Boston Children’s Hospital and Klick Health have revealed HealthVoyager, a tool that utilizes virtual reality to help patients understand their medical condition. The first version of the tool is called HealthVoyager GI and is, unsurprisingly, geared toward pediatric gastrointestinal patients.
In a phone interview, Yan Fossat, vice president of Klick Labs at Klick Health, explained that the two organizations cooperated to conceive the concept of the tool. Klick then built the technology layers of it. Now, HealthVoyager GI is being tested as part of a clinical study at Boston Children’s.
Here’s how it works: A doctor can plug the findings of a patient’s endoscopy or colonoscopy into a web interface. Then, the physician can pinpoint where any polyps, bleeding or other conditions were located. That information is put into a patient report that contains a QR code.
Using a cell phone, the patient or a family member scans the code. The patient can create his or her own personal avatar and begin the VR experience. By using a VR headset or Google Cardboard, the patient can see his or her GI tract, along with the conditions the doctor saw during the procedure.
HealthVoyager GI is HIPAA compliant.
“The problem it’s trying to solve is the communication between the patient and physician,” Fossat said. Patients usually only have a few minutes with a provider, and the discussion is complex. “There will be jargon and a whole layer of reasons why when you leave the doctor you only remember a very small fraction of what is said,” he added.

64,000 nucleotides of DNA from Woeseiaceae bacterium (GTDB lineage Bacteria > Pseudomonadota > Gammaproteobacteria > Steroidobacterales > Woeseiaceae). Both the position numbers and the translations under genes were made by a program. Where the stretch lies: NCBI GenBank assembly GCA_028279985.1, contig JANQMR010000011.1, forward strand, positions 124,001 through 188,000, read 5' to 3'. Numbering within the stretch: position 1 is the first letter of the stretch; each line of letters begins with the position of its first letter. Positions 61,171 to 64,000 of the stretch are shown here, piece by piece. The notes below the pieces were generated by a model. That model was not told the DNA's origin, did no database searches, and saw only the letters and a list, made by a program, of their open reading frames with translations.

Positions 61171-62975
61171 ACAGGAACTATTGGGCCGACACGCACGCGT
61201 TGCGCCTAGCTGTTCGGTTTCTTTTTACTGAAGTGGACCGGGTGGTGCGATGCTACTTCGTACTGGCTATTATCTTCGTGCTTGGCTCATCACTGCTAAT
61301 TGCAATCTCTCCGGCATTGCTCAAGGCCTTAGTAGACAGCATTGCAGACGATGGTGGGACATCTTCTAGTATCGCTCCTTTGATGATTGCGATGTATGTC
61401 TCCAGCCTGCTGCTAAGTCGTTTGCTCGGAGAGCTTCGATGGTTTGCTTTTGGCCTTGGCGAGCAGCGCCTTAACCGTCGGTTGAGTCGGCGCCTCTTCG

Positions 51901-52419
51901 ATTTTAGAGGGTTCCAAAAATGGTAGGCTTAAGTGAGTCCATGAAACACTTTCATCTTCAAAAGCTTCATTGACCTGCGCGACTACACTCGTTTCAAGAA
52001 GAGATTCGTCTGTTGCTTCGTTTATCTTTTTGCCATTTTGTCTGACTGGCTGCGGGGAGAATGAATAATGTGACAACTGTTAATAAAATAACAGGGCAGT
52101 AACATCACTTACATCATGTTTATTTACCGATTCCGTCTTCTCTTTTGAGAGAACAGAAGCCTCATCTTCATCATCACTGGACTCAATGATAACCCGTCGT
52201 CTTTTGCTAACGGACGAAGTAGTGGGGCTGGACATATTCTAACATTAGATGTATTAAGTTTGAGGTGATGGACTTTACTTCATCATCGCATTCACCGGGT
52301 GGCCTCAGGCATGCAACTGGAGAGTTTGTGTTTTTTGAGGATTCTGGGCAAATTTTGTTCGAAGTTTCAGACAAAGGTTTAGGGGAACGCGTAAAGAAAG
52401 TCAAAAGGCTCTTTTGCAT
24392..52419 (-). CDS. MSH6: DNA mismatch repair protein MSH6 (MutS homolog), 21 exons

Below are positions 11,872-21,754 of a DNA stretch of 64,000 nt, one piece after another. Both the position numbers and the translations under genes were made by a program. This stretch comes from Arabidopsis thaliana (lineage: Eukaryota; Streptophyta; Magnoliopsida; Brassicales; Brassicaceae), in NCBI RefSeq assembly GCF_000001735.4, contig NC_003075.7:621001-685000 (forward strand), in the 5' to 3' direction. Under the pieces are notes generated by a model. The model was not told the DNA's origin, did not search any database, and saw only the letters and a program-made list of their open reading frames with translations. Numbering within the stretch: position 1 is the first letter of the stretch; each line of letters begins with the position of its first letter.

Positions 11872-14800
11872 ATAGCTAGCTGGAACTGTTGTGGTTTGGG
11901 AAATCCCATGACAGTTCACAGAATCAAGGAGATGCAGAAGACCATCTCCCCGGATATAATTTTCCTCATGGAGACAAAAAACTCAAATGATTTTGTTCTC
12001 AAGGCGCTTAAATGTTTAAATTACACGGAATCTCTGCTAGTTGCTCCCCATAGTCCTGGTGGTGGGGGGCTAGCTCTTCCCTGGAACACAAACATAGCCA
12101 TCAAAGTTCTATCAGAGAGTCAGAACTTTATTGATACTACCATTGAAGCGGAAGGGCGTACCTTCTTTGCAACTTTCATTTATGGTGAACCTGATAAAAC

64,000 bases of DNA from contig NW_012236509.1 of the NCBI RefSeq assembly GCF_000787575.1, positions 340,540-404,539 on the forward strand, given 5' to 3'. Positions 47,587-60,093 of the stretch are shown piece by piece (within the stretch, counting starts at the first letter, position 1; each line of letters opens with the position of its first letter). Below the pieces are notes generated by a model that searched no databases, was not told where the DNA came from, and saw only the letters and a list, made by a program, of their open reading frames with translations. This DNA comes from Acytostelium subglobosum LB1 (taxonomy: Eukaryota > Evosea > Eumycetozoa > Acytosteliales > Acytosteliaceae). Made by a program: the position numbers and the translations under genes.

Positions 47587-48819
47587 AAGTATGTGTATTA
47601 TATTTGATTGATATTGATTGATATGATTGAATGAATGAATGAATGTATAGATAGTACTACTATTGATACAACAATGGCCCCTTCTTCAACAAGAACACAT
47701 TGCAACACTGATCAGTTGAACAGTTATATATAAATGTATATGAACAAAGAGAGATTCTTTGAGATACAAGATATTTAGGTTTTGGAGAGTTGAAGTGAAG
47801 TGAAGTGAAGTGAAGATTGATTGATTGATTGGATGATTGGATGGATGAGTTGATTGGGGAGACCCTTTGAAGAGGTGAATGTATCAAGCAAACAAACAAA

Klick and Boston Children’s want to use technology to help facilitate better interactions.
“We’ve designed a VR experience that’s engaging and visually catered to the patient,” Fossat said.
Virtual reality isn’t entirely a new endeavor in healthcare. Companies have used the technology to help specific groups, such as seniors and cancer patients. But their approach tends to focus on easing anxiety or pain management.
Klick and Boston Children’s wanted to explore a different application. They planned to use virtual reality to educate patients. With VR, all the information that comes from a doctor “stops being as mysterious,” Fossat said.
The tool also brings the concept of precision education to light. Though precision medicine has emerged as a hot topic, “education suffers from the same problem,” Fossat said. Information about a condition or disease isn’t always conveyed in the way that’s easiest for the patient to understand.
Looking ahead, Boston Children’s and Klick hope to bring the HealthVoyager concept to other areas of medicine and patient populations.
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